(France, 1992, in French with English subtitles, 158 minutes). Winner of the 1992 Academy Award for Best Foreign Language Film, this epic by Regis Wargnier is set during the French occupation of Southeast Asia in the 1930s. Catherine Deneuve plays a plantation owner who searches for her adopted Vietnamese daughter, Camille (Lihn Dan Pham), after the young woman falls in love and becomes a communist revolutionary. Discussant: to be determined.

• "Entre Pancho Villa y una mujer desnuda" (Between Pancho Villa and a Naked Woman) – Thursday, Nov. 13, 7 p.m., Bailey Auditorium (Room 135)

(Mexico, 1995, in Spanish with English subtitles, 110 minutes). This funny and thoughtful look at the changing nature of gender roles follows a couple with amusingly different ideas about what makes for a healthy, intimate relationship. Concerned that the years are passing her by, Gina looks for a commitment from her longtime boyfriend, Adrian. Angered by his refusal to marry and fed up with his sexist attitudes, she takes a younger and more sensitive man as her lover. Adrian, however, will not surrender his woman or his antiquated ways of thinking. Adopting the style of the legendary Pancho Villa, he tries to fully embrace his machismo and win back the passion of Gina. This bright, intelligent romantic comedy boasts sparkling, prize-winning performances. Discussant: SUNY Geneseo Foreign Languages and Literatures Professor Rose McEwen.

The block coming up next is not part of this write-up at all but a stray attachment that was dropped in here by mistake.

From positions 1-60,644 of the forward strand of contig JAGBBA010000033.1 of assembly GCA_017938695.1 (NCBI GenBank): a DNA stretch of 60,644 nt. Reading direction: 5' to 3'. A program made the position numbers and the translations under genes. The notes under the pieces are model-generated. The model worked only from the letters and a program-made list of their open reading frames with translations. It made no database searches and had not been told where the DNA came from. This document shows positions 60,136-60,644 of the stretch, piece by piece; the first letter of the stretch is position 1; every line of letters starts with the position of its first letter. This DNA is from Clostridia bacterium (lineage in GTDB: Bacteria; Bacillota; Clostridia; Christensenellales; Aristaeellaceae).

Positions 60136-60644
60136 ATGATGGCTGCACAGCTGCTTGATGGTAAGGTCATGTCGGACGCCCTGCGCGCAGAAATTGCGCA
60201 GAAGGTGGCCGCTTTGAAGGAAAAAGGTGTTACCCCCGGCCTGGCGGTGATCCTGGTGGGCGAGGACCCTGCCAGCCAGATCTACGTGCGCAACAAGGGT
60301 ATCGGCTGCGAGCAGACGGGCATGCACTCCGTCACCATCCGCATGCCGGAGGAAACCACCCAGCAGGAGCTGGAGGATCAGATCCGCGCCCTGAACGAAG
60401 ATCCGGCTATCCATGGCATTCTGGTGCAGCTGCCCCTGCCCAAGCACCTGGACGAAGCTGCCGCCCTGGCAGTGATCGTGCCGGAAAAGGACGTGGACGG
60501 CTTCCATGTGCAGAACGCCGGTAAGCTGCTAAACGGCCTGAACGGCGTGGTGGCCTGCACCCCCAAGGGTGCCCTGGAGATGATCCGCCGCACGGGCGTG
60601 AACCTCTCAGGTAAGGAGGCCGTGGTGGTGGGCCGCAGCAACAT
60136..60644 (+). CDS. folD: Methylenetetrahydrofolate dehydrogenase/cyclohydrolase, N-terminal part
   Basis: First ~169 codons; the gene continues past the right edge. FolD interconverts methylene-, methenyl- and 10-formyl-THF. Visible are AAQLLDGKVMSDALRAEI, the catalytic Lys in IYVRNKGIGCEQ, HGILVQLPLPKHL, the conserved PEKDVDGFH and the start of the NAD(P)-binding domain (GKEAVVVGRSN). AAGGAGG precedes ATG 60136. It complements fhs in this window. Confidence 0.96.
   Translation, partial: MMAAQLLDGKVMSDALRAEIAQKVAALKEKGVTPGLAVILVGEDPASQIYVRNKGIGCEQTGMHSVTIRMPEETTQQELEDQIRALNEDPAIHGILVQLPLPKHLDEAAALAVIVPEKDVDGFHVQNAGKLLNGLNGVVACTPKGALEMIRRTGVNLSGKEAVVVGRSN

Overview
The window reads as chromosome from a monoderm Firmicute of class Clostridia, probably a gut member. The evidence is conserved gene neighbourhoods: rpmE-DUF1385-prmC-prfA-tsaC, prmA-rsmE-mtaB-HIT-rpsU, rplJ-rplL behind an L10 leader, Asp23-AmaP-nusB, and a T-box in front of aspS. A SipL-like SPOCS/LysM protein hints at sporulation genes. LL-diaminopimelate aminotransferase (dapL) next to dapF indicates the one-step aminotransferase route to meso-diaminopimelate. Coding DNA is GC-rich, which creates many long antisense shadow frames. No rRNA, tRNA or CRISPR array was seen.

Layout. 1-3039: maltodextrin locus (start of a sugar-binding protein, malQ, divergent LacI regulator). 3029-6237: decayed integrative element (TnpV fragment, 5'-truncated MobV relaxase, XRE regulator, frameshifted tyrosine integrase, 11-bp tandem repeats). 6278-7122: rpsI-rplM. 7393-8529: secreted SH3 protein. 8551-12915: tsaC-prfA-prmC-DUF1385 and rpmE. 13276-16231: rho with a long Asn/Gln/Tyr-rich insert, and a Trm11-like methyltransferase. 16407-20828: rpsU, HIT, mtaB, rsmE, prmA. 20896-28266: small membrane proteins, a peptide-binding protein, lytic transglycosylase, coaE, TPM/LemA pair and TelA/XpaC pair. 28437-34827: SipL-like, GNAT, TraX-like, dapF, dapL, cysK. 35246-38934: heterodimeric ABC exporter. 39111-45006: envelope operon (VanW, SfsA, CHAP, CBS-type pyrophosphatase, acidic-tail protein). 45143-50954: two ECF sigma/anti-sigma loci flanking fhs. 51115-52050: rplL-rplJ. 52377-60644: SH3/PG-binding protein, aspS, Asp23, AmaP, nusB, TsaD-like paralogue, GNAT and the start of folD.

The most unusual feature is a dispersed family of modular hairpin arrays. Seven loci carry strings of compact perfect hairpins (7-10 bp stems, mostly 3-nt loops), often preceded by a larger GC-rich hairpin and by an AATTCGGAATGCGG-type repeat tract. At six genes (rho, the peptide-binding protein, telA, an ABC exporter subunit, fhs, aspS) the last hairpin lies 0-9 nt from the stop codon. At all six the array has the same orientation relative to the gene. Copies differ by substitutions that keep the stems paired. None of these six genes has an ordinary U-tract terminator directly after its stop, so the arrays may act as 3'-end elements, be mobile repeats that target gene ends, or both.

The International Film Series (IFS) was established in January 2003 to offer Geneseo students, faculty and staff, and the general public a variety of alternative films that emphasize diversity and multiculturalism. It incorporates and expands on previously existing programs at the college, including the Latin American & Caribbean Film Series and the Francophone Film Series. Bailey Hall 135 has been reserved exclusively as a venue for the IFS, from 6:30-10 p.m. on Thursdays during academic sessions.

Films are selected on the basis of proposals for individual and serial screenings submitted by faculty, staff and students of the college. Both documentaries and feature films are shown, and the series is supported in part by the IFS Committee and the Office of the Provost.

IFS Committee members include: Geneseo Associate Professor of English Maria Lima, Geneseo Associate Professor of English Alan Lutkus, and Geneseo Assistant Professor of Foreign Languages and Literatures Rose McEwen. They may be contacted by e-mail at lima@geneseo.edu, lutkus@geneseo.edu or mcewen@geneseo.edu; or by phone, through the Department of English, at (585) 245-5273, or the Department of Foreign Languages, at (585) 245-5247.

More information and a link to the current IFS calendar is available on the SUNY Geneseo web site at www.geneseo.edu/~mcewen/IFS/IFS. Each calendar entry includes a link to descriptions of all the films.